Wednesday, April 16, 2014

“What Does It Mean to Come in the Name of the Lord?” (Matthew 21:1-11)

It was Palm Sunday but because of a sore throat, 5 year old Sammy stayed home from church with a babysitter.  When the family returned home, they were carrying several palm fronds.  Sammy inquired as to what they were for.

“People held them over Jesus' head as he walked by,” his father responded
“Wouldn't you just know it?” Sammy complained, ”The one Sunday I don't go and he shows up.” 

Today most Christian churches are on the same page in the bible—the story of Jesus’ entry into Jerusalem.   Matthew tells us that there is a little fanfare; a parade.  Jesus mounts a donkey over which the disciples have hung their cloaks.  Other people are laying their cloaks on the ground, or palm branches they have cut from the trees—all of this creating a welcome mat for this lovely man who has cared for so many people.  “Blessed is he who comes in the name of the Lord,” the people cry, “Hosanna in the highest.” 

A few people surprised by this outpouring of respect ask the parade crowd, “Who is this?”  After all, Jesus isn’t the most important person entering the city.  At another gate Pilate is making his entrance into Jerusalem on a large horse suited with armor and accompanied by a unit or two of physically strong battle-ready Roman soldiers.  There are a lot of Pilate worshippers there—their life depended on their allegiance to Rome. One might say Pilate’s parade was the real parade—the INSIDER’S parade.

Do you think they knew about Jesus’ parade?

Parade, the OUTSIDER’S parade, this way: “This is the prophet Jesus, from Nazareth in Galilee.”

Do you think that answer helped clear things up?

I like to tell the story about the first time I attended the Fourth of July parade in Joliet.  Like most communities it featured the police car, with sirens, the fire truck, with sirens, a few floats, a few persons riding horses or atvs, and then a few lovely cars toting politicians running for office.  It all was very lovely, but also very small.
So small that the whole parade went around the parade route twice.  Talk about déjà vu!

If Billings were Jerusalem, and it was a parade day…we’d be wondering why there was this little parade on a side street that hadn’t been scheduled… an anonymous parade on a much smaller budget…but with the same excitement.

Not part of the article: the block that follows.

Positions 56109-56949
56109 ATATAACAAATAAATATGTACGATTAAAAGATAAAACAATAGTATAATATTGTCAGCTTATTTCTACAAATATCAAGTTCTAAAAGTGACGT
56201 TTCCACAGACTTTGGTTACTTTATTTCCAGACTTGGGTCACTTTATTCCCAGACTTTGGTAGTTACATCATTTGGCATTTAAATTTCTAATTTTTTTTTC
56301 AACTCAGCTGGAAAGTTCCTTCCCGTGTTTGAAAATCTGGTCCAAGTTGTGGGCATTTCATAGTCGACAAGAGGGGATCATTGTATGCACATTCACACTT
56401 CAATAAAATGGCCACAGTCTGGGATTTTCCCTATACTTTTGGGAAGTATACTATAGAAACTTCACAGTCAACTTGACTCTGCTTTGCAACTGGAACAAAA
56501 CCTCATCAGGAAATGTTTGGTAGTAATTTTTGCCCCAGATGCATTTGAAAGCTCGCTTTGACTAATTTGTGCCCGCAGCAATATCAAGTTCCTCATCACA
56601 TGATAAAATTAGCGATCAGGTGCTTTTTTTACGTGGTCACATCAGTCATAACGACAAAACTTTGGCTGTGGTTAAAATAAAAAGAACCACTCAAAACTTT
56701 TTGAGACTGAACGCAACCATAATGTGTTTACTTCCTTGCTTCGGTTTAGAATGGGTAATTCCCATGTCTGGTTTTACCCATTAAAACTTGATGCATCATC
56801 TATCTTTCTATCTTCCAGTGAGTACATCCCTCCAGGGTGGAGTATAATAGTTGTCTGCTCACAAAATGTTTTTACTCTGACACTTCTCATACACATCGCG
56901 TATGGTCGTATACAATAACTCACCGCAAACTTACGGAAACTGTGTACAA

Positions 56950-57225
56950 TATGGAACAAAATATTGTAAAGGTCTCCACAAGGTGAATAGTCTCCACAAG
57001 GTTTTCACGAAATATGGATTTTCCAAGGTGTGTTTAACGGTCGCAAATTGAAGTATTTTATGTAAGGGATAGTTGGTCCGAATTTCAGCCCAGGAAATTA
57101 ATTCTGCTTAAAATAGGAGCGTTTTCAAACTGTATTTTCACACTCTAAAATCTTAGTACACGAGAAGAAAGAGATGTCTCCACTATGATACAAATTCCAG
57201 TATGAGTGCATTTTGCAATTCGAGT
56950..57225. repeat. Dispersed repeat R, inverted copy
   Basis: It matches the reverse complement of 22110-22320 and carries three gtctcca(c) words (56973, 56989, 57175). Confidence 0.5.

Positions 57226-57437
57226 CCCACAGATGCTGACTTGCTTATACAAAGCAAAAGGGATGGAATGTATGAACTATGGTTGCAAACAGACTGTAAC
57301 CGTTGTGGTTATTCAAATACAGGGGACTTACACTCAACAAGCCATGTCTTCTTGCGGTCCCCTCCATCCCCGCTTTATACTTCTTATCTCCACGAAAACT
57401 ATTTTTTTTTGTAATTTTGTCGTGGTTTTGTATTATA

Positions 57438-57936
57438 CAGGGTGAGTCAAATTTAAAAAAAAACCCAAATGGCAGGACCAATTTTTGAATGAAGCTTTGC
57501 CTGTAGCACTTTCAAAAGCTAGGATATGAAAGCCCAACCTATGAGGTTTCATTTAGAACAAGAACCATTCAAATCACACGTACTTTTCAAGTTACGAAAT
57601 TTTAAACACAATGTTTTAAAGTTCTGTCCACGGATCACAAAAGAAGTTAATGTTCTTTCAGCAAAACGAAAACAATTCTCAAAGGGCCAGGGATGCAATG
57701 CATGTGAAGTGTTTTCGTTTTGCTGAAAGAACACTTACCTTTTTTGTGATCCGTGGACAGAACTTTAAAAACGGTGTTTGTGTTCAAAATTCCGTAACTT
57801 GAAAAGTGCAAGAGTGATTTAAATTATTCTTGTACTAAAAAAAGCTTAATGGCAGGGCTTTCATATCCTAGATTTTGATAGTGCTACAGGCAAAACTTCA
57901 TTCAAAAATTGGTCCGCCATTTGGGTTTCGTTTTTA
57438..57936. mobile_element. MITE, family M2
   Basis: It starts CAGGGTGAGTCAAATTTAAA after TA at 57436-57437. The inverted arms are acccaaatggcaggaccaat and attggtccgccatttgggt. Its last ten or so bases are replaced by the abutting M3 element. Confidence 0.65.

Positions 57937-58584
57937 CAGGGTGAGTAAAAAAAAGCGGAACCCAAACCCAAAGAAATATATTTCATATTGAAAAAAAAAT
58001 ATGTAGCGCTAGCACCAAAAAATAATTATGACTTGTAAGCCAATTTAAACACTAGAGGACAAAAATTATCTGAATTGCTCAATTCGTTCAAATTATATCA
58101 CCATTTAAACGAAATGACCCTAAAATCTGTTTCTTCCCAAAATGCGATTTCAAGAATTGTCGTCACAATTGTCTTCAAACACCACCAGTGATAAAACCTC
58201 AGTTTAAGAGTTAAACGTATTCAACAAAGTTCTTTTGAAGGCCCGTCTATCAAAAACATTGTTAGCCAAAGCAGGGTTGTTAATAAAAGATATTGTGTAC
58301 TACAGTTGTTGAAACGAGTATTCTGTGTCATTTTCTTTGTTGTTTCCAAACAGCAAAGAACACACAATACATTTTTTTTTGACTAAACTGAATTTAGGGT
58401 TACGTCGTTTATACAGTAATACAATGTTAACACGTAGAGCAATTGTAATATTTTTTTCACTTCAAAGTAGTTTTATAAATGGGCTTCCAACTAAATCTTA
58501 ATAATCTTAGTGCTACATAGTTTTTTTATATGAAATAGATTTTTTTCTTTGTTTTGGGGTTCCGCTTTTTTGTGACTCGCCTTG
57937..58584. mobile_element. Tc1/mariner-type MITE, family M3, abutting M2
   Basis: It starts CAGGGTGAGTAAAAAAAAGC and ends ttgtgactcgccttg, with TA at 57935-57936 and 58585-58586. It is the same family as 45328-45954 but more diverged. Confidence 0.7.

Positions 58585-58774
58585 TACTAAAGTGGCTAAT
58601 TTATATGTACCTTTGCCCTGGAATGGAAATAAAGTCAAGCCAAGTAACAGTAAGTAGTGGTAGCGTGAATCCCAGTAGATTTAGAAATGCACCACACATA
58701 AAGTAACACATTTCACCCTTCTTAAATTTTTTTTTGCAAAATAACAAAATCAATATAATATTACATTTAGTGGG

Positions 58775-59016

It’s not every day that a group of people throw someone a parade.

But that’s the question I want us to sit with this morning.  Jesus is special enough for persons to throw him a parade and cheer him on.  What made him parade-worthy?  His face was the face of God; the face of love.  His life was a light to see our lives by.
I’d like to offer a few characteristics of Jesus’ life and ministry that not only elicited a response from people years ago, but also elicit a response from us today—we who have shown up to wave our palm branches:

1.           Jesus spoke the truth about God’s active presence in the world and God’s vision for the world no matter what it cost him. I recently read about a minister’s message with the children  on Palm Sunday.  He asked the children why people hated Jesus so much.  “I know why,” one child replied, “Because he asked people to share and they didn’t want to.”
Jesus made enemies everywhere when he put more emphasis on responding to human need than to human law—he made enemies when he taught that God was more powerful than human power—he even made enemies when he addressed humanity’s love of money—at the same time he also made friends with God.   That friendship proved to be his most reliable and powerful resource.

2.           Jesus had great compassion for people, especially those who were overlooked or ignored by others.  Many years ago when I was in seminary there was a very small, not quite so bright man who really, really wanted to be a pastor.  He could do the work; he simply didn’t “shine.”  His name came up one afternoon in a group discussion, with several of the more outgoing and popular pastors-in-residence voicing their opinion that this man shouldn’t be kept in the seminary pool.  A woman, who was prone to observation, spoke up and asked, “Who are we to judge?  Besides there are many churches with many needs.  There’s a church for everyone.”  I knew at that moment I heard the voice of Jesus in the room and it was something to behold.
3.           Jesus held community in great esteem. When people were not well, Jesus often reasoned that they needed to be returned, reconciled, to community.  There’s something about feeling shame and experiencing shame that disables a person. The opposite is also true.  There’s something about feeling and experiencing honor, or being of value, that enables a person.
Jesus preached the importance of being a neighbor, a neighbor who does something about the needs of others.  It’s simply not “about me.”  I truly believe that most of our current struggles in the world are rooted in humanity’s selfishness and preference for privacy; isolation.  What do you think?